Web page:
The Woman Who’s Keeping Her Son’s Memory Alive
by Nancy A. Ruhling
Jul 08, 2019 | 1053 views | 0 0 comments | 86 86 recommendations | email to a friend | print
Her nonprofit promotes organ donation.
Her nonprofit promotes organ donation.
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AJ toured with Disney.
AJ toured with Disney.
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Christine founded The AJ Project.
Christine founded The AJ Project.
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AJ can’t be with us today, so his mother, Christine Perrelli, is going to speak for him.

She promised him she would.

He was her first-born. He was imaginative and intelligent. He was a dancer and an actor. He lit up a stage even when the lights were down. He had a big heart.

You would have loved him. Everyone did.

Which is why his death six years ago, at age 26, was so tragic.

AJ had so much going for him.

He had toured the world performing in “Disney Live! Three Classic Fairy Tales” and had started taking acting lessons.

“From the time he was a boy, he wanted to be on Broadway,” says Christine.

And he was eagerly awaiting the birth of his first child. Luca, who is five, never got the chance to meet AJ.

“He looks just like his dad,” Christine says, showing a photo of the little boy.

As Christine is telling AJ’s story, she’s helping her four-year-old granddaughter, Mia, get ready for her dancing class.

Christine’s an upbeat woman who wears a ready smile and loves to hug.

She pours syrup on Mia’s pancakes and reminds her to put on her little black tutu and brush her teeth.

On October 10, 2013, when Christine was on a trip to Baltimore, AJ went outside his Astoria apartment to smoke a cigarette.

When he hadn’t returned 20 minutes later, the two friends who were staying with him went to look for him.

The found him, bleeding and crawling on the ground.

Doctors discovered he had a brain bleed, and by the time Christine arrived at his side, he was non-responsive in the ICU.

“I felt like I was in a movie or a television set,” she says. “I used to put my hand on his chest and my head on his chest as a way to get through to him.”

Six days later, AJ was declared dead. His heart, kidneys, liver, pancreas and corneas are keeping five people alive.

Everyone grieves in a different way, and Christine chose to create a nonprofit to honor AJ’s memory.

“While I was saying good-bye to him, I told him that the world will know who you are and people will hear your story and, through you, the world will change,” she says.

The AJ Project was not something Christine planned. AJ’s friends donated money to pay his funeral expenses, and she was determined to use the leftover money to set up a fund in AJ’s name that would benefit the arts.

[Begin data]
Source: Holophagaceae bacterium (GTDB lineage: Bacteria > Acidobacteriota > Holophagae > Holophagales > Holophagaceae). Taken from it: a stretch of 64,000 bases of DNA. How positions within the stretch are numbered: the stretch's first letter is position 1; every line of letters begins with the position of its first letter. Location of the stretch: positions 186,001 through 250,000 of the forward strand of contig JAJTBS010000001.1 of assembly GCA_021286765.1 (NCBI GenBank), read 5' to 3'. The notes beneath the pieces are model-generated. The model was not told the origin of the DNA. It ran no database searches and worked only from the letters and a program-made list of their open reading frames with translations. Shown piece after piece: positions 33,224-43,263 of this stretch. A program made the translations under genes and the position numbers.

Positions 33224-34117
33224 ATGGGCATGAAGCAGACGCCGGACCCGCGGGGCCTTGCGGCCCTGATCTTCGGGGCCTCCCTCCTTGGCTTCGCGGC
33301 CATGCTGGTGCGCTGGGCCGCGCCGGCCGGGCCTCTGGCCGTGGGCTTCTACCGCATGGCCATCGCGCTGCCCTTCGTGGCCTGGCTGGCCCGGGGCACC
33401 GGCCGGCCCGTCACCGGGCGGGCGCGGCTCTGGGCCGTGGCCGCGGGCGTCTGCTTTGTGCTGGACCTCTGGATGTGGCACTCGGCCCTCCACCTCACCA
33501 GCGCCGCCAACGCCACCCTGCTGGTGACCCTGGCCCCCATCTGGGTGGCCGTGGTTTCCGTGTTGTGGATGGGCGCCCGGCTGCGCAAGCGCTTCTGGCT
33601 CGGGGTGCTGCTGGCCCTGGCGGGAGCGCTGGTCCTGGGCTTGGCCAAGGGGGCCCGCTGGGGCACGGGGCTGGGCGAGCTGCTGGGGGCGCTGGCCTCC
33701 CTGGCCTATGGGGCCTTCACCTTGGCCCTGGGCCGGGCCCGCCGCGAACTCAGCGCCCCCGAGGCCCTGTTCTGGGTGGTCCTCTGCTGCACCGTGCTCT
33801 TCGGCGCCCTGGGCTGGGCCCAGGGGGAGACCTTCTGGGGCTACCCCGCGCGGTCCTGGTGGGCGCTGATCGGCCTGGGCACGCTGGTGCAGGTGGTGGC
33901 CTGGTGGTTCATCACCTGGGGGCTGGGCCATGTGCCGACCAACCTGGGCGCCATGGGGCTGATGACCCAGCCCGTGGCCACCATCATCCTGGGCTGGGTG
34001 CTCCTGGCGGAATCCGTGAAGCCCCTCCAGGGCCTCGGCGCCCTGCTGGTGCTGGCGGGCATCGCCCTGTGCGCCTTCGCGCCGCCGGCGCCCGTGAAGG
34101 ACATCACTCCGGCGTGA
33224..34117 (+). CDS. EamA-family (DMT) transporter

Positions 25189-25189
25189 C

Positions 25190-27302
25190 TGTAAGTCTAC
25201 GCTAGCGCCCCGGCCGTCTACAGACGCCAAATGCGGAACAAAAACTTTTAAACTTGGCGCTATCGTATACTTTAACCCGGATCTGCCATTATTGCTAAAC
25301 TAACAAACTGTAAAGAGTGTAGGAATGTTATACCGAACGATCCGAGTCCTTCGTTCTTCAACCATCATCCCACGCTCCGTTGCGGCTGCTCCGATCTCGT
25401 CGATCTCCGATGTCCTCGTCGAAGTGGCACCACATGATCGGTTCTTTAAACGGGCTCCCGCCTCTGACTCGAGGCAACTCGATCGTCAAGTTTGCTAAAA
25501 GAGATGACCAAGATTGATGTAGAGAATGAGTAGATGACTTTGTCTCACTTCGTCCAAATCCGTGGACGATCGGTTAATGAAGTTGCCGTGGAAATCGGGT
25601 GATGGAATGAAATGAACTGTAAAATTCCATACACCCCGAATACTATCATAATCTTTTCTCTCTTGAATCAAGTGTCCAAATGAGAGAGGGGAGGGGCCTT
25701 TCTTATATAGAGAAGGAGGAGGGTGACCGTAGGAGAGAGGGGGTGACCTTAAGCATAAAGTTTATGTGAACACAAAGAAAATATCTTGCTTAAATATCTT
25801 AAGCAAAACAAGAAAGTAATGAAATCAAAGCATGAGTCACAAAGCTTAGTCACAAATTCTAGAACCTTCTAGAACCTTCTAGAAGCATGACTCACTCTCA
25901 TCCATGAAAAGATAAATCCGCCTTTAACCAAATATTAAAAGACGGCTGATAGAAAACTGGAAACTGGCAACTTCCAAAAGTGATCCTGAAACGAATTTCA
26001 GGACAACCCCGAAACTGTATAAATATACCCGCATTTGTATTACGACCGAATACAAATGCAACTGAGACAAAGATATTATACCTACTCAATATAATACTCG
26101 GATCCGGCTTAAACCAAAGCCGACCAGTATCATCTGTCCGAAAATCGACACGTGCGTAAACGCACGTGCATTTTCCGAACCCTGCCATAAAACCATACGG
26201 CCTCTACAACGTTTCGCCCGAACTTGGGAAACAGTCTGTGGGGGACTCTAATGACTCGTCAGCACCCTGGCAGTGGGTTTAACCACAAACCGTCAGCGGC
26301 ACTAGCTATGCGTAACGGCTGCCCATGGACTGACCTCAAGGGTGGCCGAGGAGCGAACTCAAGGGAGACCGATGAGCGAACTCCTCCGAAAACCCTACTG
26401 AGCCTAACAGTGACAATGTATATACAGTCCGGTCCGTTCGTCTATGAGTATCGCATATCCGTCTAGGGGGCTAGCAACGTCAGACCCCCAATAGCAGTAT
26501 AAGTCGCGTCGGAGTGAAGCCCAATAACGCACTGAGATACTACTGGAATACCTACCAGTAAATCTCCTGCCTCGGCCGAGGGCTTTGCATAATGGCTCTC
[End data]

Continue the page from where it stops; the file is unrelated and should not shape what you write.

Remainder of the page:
“It was like divine intervention,” she says. “I was laid off six months after AJ died, so I had time to figure out how to do this.”

The AJ Project creates performance events that promote organ donation education, something Christine says is sorely needed because New York ranks 50th among the states.

She also sees The AJ Project as a way to promote local performers.

“I looked at AJ struggling to be an artist in New York,” she says. “Everyone always asks people to perform for free, and that’s not right. I pay the artists who participate and use my sources to help other nonprofits connect artistic people with projects.”

Christine, who is a native of Hollywood, Florida, is a lifetime lover of the arts. Her father is a jazz musician, and at an early age she learned to play the flute, piccolo and saxophone. She also sang and taught herself to dance.

“I’m one of four,” she says. “We didn’t have money to take lessons.”

When she was 13, she met Anthony, her future husband, in a swimming pool at a hotel.

“We were on a staycation because we didn’t have any money to go anywhere,” she says. “He had come to Florida from New York for a real vacation.”

They become periodic pen pals and later started a long-distance phone relationship. By the time Christine was at Santa Fe College in Gainesville, Florida, they had lost touch.

“When he was moving, he found my number in a drawer he was cleaning out,” she says. “He called, and we have not stopped talking since.”

Christine, four credits shy of graduation, dropped out of school to come to New York to be with him.

“New York is expensive, but living here was cheaper than paying for all the phone calls,” she says. “I don’t know what I was thinking. If that had been my kid, I’ve have killed her.”

Fortunately, things worked out. Christine and Anthony have four children and have been married 32 years.

For a time, the couple ran their own video company. As the business took off, they moved to Florida, where they did a variety of things before moving back to Astoria in 2009 to take care of Anthony’s father.

Around the same time, Christine was battling breast cancer and AJ was ending his dancing and singing tours for Disney.

She’s come to terms with AJ’s death, but it bothers her that she’ll never know what really happened to her son.

“We all have our theories about how he hit his head,” she says. “It’s like not being able to find your real parents if you were adopted.”

This month, for the first time, Christine is going to meet two of the people who received AJ’s organs. She doesn’t know how it will make her feel.

She pulls out her iPhone and plays a recording of AJ’s heartbeat that was made as he lay dying in his hospital bed.

Up until a year ago, she listened to it every night.

Mia twirls in her tutu; it’s time for Christine to take her to dance class.

Nancy A. Ruhling may be reached at Nruhling@gmail.com. Follow her on Twitter at @nancyruhling and visit astoriacharacters.com.
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